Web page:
Giving Up the Golan Heights in the Name of Peace
Rees, Matt, Newsweek International
When Uri Barak came to the Golan Heights 22 years ago, the rugged plateau represented the new Zionist frontier. Barak helped found Katzrin, a lone town among the kibbutzim on this 10-mile-wide strip of land captured from Syria in '67. Rising from the Sea of Galilee and stretching north toward Damascus, the Golan Heights offered Israel not only great strategic advantage but also abundant supplies of water. Settlers like Barak were hailed as intrepid socialist pioneers.
Now they may soon be homeless. As part of his plan to withdraw Israeli troops from southern Lebanon within a year, Prime Minister-elect Ehud Barak hopes to strike a security deal with Syria, which has de facto control of Lebanon. Officials close to Barak say that means a territorial concession on the Golan. The 17,000 Israelis who built the settlements fear they will be sacrificed for the sake of peace. "They are betraying the people who came to live here," says Uri Barak, 69. "I am not some radical settler. I came here with the blessing of the government."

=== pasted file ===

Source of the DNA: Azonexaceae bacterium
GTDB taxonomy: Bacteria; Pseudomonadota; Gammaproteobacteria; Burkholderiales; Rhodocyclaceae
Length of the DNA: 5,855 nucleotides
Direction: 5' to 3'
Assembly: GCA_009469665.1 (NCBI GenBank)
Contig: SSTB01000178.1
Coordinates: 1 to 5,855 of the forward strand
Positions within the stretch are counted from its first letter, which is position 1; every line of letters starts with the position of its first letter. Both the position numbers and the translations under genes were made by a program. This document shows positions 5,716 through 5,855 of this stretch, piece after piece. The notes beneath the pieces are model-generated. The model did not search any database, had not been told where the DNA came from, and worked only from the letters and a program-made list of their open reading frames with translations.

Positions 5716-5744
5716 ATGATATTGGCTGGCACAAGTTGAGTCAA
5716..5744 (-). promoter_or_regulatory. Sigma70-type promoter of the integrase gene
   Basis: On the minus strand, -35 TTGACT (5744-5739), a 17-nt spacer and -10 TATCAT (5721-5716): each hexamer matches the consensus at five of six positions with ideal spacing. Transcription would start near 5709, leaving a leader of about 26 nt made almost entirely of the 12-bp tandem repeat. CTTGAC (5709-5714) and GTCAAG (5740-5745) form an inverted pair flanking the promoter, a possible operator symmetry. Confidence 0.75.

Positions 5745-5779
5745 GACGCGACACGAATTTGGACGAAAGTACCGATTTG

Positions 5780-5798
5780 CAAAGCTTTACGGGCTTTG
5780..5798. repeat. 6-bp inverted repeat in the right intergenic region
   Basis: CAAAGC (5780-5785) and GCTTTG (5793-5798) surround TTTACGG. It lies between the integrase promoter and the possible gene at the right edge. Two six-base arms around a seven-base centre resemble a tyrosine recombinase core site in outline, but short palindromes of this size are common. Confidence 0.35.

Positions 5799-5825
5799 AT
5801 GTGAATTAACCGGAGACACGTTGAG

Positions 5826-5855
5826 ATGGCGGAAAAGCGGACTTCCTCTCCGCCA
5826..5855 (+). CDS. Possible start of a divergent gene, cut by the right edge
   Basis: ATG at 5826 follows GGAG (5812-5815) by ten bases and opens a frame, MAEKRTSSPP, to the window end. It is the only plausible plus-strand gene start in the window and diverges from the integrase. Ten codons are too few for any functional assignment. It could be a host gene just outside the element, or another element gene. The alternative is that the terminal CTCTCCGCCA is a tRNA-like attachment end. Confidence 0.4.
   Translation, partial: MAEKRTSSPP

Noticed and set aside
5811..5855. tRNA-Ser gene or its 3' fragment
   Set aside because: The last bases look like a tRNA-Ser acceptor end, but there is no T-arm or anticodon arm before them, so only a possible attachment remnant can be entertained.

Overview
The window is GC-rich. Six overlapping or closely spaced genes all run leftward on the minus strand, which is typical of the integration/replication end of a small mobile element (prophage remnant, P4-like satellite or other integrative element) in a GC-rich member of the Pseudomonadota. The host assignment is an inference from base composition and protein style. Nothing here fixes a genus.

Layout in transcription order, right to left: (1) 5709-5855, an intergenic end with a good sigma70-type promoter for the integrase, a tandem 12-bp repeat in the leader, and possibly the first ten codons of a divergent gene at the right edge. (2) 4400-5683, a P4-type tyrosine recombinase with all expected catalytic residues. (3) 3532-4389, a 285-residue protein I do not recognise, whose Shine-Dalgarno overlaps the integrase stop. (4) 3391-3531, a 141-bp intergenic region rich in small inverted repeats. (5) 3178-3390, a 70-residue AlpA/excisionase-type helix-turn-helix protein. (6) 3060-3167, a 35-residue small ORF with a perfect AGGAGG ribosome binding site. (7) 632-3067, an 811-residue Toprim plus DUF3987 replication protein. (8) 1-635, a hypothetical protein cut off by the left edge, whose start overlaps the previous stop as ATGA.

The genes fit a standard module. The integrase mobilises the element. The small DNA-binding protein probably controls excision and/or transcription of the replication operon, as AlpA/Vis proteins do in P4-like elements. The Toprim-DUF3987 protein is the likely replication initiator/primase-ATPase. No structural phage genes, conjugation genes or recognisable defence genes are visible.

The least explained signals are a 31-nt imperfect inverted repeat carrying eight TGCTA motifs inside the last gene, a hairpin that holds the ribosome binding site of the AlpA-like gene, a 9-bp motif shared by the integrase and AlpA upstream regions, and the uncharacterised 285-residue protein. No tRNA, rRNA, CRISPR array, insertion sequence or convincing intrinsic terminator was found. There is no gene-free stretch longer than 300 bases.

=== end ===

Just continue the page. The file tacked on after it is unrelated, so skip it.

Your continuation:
It's not hard to understand why the Golan settlers feel so forsaken. Israel's militia retreated from part of the "security zone" in southern Lebanon last week, fueling fears that a total pullout is imminent. The settlers lost their voice in the government when The Third Way, a political party devoted to retaining the Golan, lost all its Knesset seats in last month's election. And Golan residents were stung by revelations last month that Prime Minister Benjamin Netanyahu had conducted secret talks with the Syrians. "The bulk of the contacts had to do with security issues," says Uzi Arad, Netanyahu's foreign-policy adviser. …